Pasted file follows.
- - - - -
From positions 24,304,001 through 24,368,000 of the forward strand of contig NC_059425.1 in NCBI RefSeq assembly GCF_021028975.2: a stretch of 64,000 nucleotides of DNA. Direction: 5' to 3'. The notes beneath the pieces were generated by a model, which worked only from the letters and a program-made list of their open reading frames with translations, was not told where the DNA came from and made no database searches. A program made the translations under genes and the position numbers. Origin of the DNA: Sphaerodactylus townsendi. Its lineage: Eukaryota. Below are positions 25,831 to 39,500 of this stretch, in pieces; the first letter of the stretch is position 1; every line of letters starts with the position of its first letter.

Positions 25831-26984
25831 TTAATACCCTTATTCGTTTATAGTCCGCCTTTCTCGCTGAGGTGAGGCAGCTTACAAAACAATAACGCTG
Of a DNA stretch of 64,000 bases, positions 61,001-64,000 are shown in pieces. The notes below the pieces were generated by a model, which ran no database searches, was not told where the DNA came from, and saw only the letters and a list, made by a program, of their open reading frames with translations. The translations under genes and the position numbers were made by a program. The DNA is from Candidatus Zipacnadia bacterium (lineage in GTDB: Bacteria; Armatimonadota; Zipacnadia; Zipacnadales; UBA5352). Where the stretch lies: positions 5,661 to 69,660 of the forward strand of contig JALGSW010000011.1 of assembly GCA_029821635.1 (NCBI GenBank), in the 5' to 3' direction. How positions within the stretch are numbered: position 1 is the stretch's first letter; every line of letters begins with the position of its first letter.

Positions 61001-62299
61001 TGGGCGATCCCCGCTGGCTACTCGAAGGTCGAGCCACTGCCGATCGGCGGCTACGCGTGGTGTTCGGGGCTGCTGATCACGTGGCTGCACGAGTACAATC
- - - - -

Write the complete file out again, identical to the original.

From positions 24,304,001 through 24,368,000 of the forward strand of contig NC_059425.1 in NCBI RefSeq assembly GCF_021028975.2: a stretch of 64,000 nucleotides of DNA. Direction: 5' to 3'. The notes beneath the pieces were generated by a model, which worked only from the letters and a program-made list of their open reading frames with translations, was not told where the DNA came from and made no database searches. A program made the translations under genes and the position numbers. Origin of the DNA: Sphaerodactylus townsendi. Its lineage: Eukaryota. Below are positions 25,831 to 39,500 of this stretch, in pieces; the first letter of the stretch is position 1; every line of letters starts with the position of its first letter.

Positions 25831-26984
25831 TTAATACCCTTATTCGTTTATAGTCCGCCTTTCTCGCTGAGGTGAGGCAGCTTACAAAACAATAACGCTG
Of a DNA stretch of 64,000 bases, positions 61,001-64,000 are shown in pieces. The notes below the pieces were generated by a model, which ran no database searches, was not told where the DNA came from, and saw only the letters and a list, made by a program, of their open reading frames with translations. The translations under genes and the position numbers were made by a program. The DNA is from Candidatus Zipacnadia bacterium (lineage in GTDB: Bacteria; Armatimonadota; Zipacnadia; Zipacnadales; UBA5352). Where the stretch lies: positions 5,661 to 69,660 of the forward strand of contig JALGSW010000011.1 of assembly GCA_029821635.1 (NCBI GenBank), in the 5' to 3' direction. How positions within the stretch are numbered: position 1 is the stretch's first letter; every line of letters begins with the position of its first letter.

Positions 61001-62299
61001 TGGGCGATCCCCGCTGGCTACTCGAAGGTCGAGCCACTGCCGATCGGCGGCTACGCGTGGTGTTCGGGGCTGCTGATCACGTGGCTGCACGAGTACAATC